to force the temperature (Gill and Niiler, 1973; DC3): SST is coolest in late winter following the highest ocean-to-atmosphere fluxes. For the flux-forcing-SST case to be valid, the SST anomaly must play a negligible role in determining the flux, so that the flux is driven by atmospheric conditions—i.e., w, Ta, and q variations dominate the variations of SST. Indirectly, this scenario has been investigated by relating SST anomalies to the large-scale atmospheric circulation (Namias, 1972; Davis, 1976; Wallace et al., 1990). While all of these studies established a definite connection between the monthly or seasonal mean circulation and the SST anomalies, they could only infer the role of anomalous heat flux in forcing SST anomalies. When atmospheric fields are related to contemporaneous monthly SST anomalies, it is difficult to determine whether SST is forcing the atmosphere, both fields are being forced by some other agent, or the atmosphere is forcing the SST.
In testing the phase relationship between anomalies of the estimated flux and SST, the dominant linkage exhibited in the extratropics is that the latent and sensible flux anomalies force the SST anomalies, rather than SST anomalies' forcing the flux anomalies (DC3). Historical time series of flux data provide the basis for directly testing the forcing. Correlations between bulk formulae fluxes and anomalous temperature variations have been documented over the North Pacific by Clark et al. (1974) and Frankignoul and Reynolds (1983), and in the western tropical Pacific by Meyers et al. (1986). As was reported in DC3, the latent and sensible heat-flux anomalies proved to strongly affect monthly changes in SST anomalies over a large portion of the world oceans, in particular the North Atlantic and the North Pacific. A simple thermodynamic model was adopted to relate the flux anomalies to the tendency (time rate of change) of the SST anomalies. More discussion of the full mixed-layer thermodynamic equation is given below, and a comprehensive treatment is provided by Frankignoul (1985). Note that the temperature equation predicts the tendency of the SST anomaly , not the anomaly itself; the tendency is represented here by its finite-difference forms, . The flux parameterizations do not contain knowledge of the SST tendency, so the relationship of fluxes to SST-tendency anomalies is an independent test of the influence of the fluxes.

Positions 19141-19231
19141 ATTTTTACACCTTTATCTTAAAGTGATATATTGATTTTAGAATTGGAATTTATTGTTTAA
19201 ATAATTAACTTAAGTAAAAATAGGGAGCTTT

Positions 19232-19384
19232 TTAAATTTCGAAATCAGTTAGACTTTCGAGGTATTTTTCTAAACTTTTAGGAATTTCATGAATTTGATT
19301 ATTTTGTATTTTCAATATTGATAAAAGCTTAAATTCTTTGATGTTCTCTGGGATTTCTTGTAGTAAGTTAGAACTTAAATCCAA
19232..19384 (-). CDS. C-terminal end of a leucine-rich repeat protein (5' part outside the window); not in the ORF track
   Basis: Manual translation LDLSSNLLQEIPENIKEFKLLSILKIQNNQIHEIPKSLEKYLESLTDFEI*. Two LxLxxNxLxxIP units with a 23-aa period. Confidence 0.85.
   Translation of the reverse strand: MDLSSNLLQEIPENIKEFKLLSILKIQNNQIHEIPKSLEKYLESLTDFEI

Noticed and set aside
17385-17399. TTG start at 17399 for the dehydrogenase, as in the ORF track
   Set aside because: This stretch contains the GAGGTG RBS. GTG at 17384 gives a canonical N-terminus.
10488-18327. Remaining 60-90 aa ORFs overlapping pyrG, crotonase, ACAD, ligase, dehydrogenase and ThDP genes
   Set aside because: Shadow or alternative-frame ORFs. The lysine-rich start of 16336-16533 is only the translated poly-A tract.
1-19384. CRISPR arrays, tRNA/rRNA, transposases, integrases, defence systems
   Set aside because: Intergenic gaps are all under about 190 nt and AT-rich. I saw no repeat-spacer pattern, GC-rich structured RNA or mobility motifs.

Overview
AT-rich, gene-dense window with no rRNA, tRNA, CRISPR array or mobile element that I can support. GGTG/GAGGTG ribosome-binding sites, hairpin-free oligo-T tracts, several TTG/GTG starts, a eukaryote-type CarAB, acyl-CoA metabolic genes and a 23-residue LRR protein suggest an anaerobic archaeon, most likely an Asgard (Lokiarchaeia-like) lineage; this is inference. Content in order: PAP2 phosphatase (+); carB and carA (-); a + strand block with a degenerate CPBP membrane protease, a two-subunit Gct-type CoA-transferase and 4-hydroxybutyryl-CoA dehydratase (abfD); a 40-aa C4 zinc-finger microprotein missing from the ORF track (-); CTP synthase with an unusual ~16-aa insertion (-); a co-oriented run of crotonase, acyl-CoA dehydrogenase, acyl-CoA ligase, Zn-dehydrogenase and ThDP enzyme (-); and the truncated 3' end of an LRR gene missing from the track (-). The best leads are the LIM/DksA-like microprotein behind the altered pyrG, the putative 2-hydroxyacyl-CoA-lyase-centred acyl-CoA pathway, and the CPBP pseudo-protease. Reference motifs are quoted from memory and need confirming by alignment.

Having a higher-frequency character than the anomaly itself, has nearly as many independent samples of as there are months; four decades of records contain approximately 120 independent December-January-February samples.
Spatial Distribution of Flux versus SST Tendency Anomalies
The geographical distribution of the correlations between Q'l+s and observations for winter months is examined in Figure 2. The 0.3 level is used as a threshold of statistical significance. Meaningful correlations on this map are almost everywhere positive, as they were for zonal averages of the two fields (DC3). Strongest correlations (= 0.5) are found mostly between about 25°N and 40°N within the anticyclonic subtropical gyres of the two oceans. For the North Pacific, strongest correlations are east of 180° and extend to the California Current. Though significant in many locations, correlations are weaker in the western North Pacific and from the tropics to 30°S. In the central North Atlantic, the flux and anomalies have strong correlations in the central subtropical gyre as well as in the high-variance western North Atlantic region. Seasonally, most of the regions have strongest correlations in winter.
Near the equator between 5°N and 5°S in all three basins, Q'l+s and are not well correlated. Correlations between zonal average flux and SST anomalies (DC3; not shown) indicate that in the tropics, the flux and SST anomalies (not the tendencies) tend to be negatively correlated. This suggests that the flux is driven by SST, presumably because equatorial SST anomalies are governed more by internal ocean processes than by the air-sea heat exchange.
versus Fluxes during Strong Atmospheric-Circulation Modes
The organization of the latent-plus-sensible flux anomalies (Q'l+s) by the anomalous atmospheric circulation can be used to test the consistency of large-scale links between the flux and SST tendency anomalies . If the SST tendency anomalies are caused by the fluxes, they should have corresponding patterns. In DC3, the organization by the circulation was exploited by using the dominant SLP EOF modes as an index to compare flux-anomaly and corresponding SST-anomaly tendency patterns.
To identify strong winter-circulation months, extreme positive and negative EOF amplitudes were chosen for each SLP EOF (DC2 and DC3). Using this criteria, several (10-30) months of each of the extreme EOF modes (positive and negative amplitudes) were selected. Composites of Q'l+s and were formed by averaging the fields during the respective extreme months. For brevity, the composites were expressed as the difference between averages of positive (strong) and negative (weak) phase months of the SLP EOFs.
In both northern oceans, the patterns of are well aligned with the flux anomaly patterns. In the North Pacific, composite differences and Q'l+s differences corresponding to positive-minus-negative extremes of the PNA pattern are shown in Figure 3. Remarkably, the flux and signatures of the PNA are marked out more than halfway around the hemisphere. Major centers of are closely matched to those of Q'l+s, which confirms that